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How Are Snow Days Determined?

By Kathryn Ting and Jackie Orchard


Fingers crossed for that snow day? Get on your knees and pray to the Mesonet - a state-of-the-art weather system that lives in the podium basement at UAlbany.



Photo Credit: Habib Affinnih (Mesonet system displaying weather sites across NYS.)


The NYS Mesonet is comprised of 126 solar powered sites spread out over all New York on a mix of public and private land; it feeds information to school administrators who use the data to determine the answer to our most burning question- “Will I get a snow day?!”


Mesonet sites are scattered throughout the state, collecting real-time data on current weather conditions.


“There are some on schools, there are some on DEC land, farms, vineyards, and along the Thruway,” said Nick Bassill, a Center of Excellence scientist working on the NYS Mesonet.


The sites consist of cameras as well as special tools that track precipitation and wind speed.


In the basement office at UAlbany, you can see constant footage from every camera in the state running 24/7 on wall monitors.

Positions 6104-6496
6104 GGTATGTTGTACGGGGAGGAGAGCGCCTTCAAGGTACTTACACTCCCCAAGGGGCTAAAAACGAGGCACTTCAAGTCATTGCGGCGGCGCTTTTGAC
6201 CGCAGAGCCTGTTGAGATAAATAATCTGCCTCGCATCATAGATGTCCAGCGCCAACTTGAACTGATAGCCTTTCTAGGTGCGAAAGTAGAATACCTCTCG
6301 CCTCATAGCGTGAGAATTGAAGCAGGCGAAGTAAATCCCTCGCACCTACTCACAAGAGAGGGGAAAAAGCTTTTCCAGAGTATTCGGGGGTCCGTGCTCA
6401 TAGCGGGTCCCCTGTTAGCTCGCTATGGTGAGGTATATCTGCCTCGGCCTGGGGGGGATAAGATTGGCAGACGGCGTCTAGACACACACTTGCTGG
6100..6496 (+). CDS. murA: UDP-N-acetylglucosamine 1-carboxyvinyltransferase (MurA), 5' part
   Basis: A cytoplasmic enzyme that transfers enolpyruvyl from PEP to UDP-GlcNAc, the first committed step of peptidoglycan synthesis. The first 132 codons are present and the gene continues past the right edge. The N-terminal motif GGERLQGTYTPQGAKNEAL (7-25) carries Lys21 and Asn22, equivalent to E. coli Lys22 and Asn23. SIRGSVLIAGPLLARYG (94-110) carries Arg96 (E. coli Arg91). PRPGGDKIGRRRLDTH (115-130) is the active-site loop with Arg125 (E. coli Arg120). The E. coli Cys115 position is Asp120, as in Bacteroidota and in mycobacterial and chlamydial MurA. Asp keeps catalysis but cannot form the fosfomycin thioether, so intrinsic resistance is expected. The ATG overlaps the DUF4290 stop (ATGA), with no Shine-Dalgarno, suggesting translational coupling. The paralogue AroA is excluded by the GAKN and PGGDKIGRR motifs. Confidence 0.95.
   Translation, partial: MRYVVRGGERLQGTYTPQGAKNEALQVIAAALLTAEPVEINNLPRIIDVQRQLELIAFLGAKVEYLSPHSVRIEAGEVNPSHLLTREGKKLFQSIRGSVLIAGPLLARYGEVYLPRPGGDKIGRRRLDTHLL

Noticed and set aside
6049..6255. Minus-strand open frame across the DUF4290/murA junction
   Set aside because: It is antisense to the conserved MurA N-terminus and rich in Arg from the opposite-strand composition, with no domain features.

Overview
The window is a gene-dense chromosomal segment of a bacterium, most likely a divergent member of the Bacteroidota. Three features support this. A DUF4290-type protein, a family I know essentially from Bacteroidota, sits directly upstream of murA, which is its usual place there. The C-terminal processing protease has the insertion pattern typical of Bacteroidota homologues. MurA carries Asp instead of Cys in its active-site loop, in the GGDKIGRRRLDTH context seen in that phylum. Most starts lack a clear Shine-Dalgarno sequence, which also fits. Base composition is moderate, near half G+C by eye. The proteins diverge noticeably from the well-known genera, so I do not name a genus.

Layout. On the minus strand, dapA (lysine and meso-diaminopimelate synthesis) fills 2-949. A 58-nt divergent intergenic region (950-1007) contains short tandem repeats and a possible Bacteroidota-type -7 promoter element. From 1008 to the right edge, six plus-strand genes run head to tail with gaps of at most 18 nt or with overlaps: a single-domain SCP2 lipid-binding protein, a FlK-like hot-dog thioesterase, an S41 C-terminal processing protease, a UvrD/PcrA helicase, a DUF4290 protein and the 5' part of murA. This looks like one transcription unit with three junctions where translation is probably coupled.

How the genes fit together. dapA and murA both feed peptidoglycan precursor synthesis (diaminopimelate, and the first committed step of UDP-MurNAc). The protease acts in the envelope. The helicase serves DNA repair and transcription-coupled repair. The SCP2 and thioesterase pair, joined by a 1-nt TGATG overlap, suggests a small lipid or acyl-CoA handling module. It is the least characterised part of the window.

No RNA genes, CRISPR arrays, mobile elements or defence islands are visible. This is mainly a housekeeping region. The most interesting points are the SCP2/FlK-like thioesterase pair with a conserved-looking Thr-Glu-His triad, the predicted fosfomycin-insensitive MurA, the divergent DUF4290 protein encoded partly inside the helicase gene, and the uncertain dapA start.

The video feeds from Mesonet cameras are available on a public website, www.nysmesonet.com, while additional work is done by meteorologists like Bassill to create forecasting models. All of this determines WEATHER or not (get it?) you’ll get that snow day.


The tool interface used by school district superintendents features a map of the state, broken up by county.


One can see what is happening at that location through camera footage, and also check data tables for wind chill and precipitation- including snow, rain, sleet, and freezing rain.


“Ultimately what we are doing is packaging data in a way that [people] can read,” Bassill said.



Photo Credit: Habib Affinnih (Mesonet system displaying weather sites across NYS.)



UAlbany is partnering with BOCES in a trial period this year to see if the system makes the decision to cancel both easier, and more accurate (making the right call). The Center for Excellency is expecting feedback from the various districts about the system in light of the most recent storms.


Bassill and his team will work with BOCES for a time to see if there is anything that they can improve, and to see if the project will be green-lighted for future years.


The Center of Excellence in Weather & Climate Analytics will be moving to the Emerging Technology and Entrepreneurship Complex (ETEC) upon its completion in 2021, making it the new home of the Mesonet Headquarters.


If there’s an exam you didn’t study for, the miracle you’re looking for is from the holy Mesonet, nuzzled in the podium basement, ticking away.